Working on a nested optimization problem, I noticed that a lot of time was being spent in gradient calls, and a little digging found that doing out-of-place gradients was introducing a type-instability. I followed the advice here, but it does not appear to have helped…see MWE below:

using ForwardDiff, LinearAlgebra
f(x) = dot(x, x)
x = randn(100)
gconfig = ForwardDiff.GradientConfig(f, x)
# all of these are type-unstable
g1(x) = ForwardDiff.gradient(f, x)
g2(x) = ForwardDiff.gradient(f, x, gconfig)
g3(x::T) where T = ForwardDiff.gradient(f, x)::T
g4(x::T) where T = ForwardDiff.gradient(f, x, gconfig)::T
@code_warntype g1(x)
@code_warntype g2(x)
@code_warntype g3(x)
@code_warntype g4(x)

Using the in-place gradient is type-stable, as expected:

# these are good
g1!(G, x) = ForwardDiff.gradient!(G, f, x)
g2!(G, x) = ForwardDiff.gradient!(G, f, x, gconfig)
G = zero(x)
@code_warntype g1!(G, x)
@code_warntype g2!(G, x)
@time g1!(G, x)
@time g2!(G, x)

So I should probably just use that. Still, I’m curious what the cause of the instability is. On Julia 1.6.2, ForwardDiff v0.10.19. Thanks!

I don’t see how the compiler could infer CHK from the arguments fand x. And I don’t know if there is a syntactic way to specify CHK only and let the compiler infer T.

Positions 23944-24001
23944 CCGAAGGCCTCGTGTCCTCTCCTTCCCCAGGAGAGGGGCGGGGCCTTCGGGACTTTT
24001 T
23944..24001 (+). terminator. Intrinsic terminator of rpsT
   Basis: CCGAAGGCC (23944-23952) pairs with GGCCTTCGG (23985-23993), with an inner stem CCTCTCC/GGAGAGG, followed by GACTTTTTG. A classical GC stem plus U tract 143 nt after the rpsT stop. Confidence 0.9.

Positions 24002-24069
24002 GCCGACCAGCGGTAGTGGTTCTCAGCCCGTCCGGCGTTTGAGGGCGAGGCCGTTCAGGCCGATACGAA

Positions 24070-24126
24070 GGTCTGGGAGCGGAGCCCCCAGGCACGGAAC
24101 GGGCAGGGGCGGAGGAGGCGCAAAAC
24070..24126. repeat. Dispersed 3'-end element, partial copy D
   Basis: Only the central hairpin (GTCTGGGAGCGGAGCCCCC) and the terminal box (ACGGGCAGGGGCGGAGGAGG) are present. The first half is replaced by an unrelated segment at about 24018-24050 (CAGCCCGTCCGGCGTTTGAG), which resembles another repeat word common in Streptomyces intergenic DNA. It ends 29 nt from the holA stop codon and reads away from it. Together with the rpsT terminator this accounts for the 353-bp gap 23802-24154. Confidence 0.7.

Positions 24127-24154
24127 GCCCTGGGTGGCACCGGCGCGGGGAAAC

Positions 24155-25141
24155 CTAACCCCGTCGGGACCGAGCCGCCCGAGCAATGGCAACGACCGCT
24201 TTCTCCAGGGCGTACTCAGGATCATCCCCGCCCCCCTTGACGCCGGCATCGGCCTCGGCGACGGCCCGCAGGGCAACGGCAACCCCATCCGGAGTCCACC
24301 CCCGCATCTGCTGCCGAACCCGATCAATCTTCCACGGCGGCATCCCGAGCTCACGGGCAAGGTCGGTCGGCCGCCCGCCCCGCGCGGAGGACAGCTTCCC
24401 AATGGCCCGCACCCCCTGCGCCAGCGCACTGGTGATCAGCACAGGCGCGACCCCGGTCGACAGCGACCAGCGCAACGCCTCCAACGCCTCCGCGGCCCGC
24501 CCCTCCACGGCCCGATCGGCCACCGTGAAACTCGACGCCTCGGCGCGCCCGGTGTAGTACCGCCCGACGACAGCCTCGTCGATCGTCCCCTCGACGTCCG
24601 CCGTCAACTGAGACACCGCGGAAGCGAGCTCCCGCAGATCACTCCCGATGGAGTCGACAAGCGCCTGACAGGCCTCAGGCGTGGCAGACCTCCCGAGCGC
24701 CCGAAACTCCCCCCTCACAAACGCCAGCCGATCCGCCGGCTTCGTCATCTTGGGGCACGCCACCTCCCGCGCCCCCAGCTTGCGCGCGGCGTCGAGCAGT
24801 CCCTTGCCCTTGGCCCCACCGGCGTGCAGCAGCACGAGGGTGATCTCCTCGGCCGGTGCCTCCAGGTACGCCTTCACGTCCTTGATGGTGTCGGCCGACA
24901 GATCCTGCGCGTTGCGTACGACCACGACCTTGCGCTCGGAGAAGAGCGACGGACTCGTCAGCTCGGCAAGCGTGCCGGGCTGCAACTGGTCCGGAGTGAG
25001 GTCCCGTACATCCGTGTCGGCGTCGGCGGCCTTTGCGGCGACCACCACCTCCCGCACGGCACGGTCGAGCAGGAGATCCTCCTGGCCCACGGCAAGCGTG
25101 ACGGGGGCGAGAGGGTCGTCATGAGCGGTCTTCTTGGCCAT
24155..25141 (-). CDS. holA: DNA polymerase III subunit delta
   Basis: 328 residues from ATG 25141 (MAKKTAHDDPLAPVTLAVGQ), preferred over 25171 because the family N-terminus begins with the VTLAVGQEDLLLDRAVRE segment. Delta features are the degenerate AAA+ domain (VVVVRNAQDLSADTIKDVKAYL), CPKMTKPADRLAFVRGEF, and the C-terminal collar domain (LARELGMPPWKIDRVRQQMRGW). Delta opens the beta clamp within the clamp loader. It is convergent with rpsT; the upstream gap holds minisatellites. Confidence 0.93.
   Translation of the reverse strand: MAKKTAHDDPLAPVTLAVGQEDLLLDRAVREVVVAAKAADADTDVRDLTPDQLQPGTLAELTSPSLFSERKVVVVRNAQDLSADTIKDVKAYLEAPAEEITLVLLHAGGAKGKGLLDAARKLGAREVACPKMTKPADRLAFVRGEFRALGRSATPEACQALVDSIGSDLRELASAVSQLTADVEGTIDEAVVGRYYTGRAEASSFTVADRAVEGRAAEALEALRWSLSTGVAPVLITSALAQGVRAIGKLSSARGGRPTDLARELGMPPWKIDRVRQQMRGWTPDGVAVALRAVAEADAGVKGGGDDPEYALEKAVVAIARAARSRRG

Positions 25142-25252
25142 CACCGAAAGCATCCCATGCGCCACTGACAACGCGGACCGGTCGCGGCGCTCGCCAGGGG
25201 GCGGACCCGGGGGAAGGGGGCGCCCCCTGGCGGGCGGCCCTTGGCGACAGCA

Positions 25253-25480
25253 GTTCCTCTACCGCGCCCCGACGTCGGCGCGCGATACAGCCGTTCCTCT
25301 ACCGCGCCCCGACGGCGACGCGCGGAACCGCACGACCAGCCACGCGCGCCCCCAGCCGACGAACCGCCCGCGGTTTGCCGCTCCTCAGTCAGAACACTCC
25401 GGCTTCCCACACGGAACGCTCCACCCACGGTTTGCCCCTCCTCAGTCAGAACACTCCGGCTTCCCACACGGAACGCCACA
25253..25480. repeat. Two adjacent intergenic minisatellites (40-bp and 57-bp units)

Actually, those don’t work–the macro says they’re type-stable, but they don’t actually run. With g1 and x defined as above, for example:

julia> g1(x)
ERROR: TypeError: in Type{...} expression, expected UnionAll, got a value of type typeof(ForwardDiff.gradient)
Stacktrace:
[1] g1(x::Vector{Float64})
@ Main .\REPL[8]:1
[2] top-level scope
@ REPL[17]:1

No worries, I didn’t try to actually execute it at first either. This seems to work, and the reason I thought it didn’t above seems to be that I’d defined the GradientConfig in the global scope. In the example below g1 is not type-stable, but g2 is.

using ForwardDiff, LinearAlgebra
x = randn(100)
f(x) = dot(x, x)
cfg = ForwardDiff.GradientConfig(f, x, ForwardDiff.Chunk{2}())
g1(x) = ForwardDiff.gradient(f, x, cfg)
g2 = let cfg = cfg
x -> ForwardDiff.gradient(f, x, cfg)
end
@code_warntype g1(x)
@code_warntype g2(x)

I’ll need to check my original, non-MWE code, but suspect the issue there may have also been scoping-related.